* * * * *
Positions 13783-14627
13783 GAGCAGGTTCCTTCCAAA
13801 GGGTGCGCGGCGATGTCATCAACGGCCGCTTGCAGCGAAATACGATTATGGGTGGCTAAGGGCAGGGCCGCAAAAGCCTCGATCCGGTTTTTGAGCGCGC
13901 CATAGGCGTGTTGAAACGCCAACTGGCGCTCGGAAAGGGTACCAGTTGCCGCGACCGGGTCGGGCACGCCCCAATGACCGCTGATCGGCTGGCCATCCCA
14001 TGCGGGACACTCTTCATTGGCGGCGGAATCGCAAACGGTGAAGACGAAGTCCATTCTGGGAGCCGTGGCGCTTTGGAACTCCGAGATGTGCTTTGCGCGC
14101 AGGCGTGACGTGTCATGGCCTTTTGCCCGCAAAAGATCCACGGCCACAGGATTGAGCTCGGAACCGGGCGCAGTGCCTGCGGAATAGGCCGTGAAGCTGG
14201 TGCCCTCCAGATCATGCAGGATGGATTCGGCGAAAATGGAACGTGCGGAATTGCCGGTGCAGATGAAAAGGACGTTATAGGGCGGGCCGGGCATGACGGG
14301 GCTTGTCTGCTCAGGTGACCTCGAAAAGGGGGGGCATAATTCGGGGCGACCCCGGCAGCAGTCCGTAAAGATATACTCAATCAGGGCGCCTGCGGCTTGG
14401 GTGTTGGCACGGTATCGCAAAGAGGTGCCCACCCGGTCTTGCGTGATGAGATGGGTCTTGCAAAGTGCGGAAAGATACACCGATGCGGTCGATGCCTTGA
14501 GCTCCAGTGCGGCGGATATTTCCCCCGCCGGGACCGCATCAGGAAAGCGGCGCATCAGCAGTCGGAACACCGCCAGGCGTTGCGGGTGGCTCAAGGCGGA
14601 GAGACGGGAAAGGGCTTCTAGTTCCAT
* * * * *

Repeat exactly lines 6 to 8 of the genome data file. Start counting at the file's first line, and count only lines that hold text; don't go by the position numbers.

14101 AGGCGTGACGTGTCATGGCCTTTTGCCCGCAAAAGATCCACGGCCACAGGATTGAGCTCGGAACCGGGCGCAGTGCCTGCGGAATAGGCCGTGAAGCTGG
14201 TGCCCTCCAGATCATGCAGGATGGATTCGGCGAAAATGGAACGTGCGGAATTGCCGGTGCAGATGAAAAGGACGTTATAGGGCGGGCCGGGCATGACGGG
14301 GCTTGTCTGCTCAGGTGACCTCGAAAAGGGGGGGCATAATTCGGGGCGACCCCGGCAGCAGTCCGTAAAGATATACTCAATCAGGGCGCCTGCGGCTTGG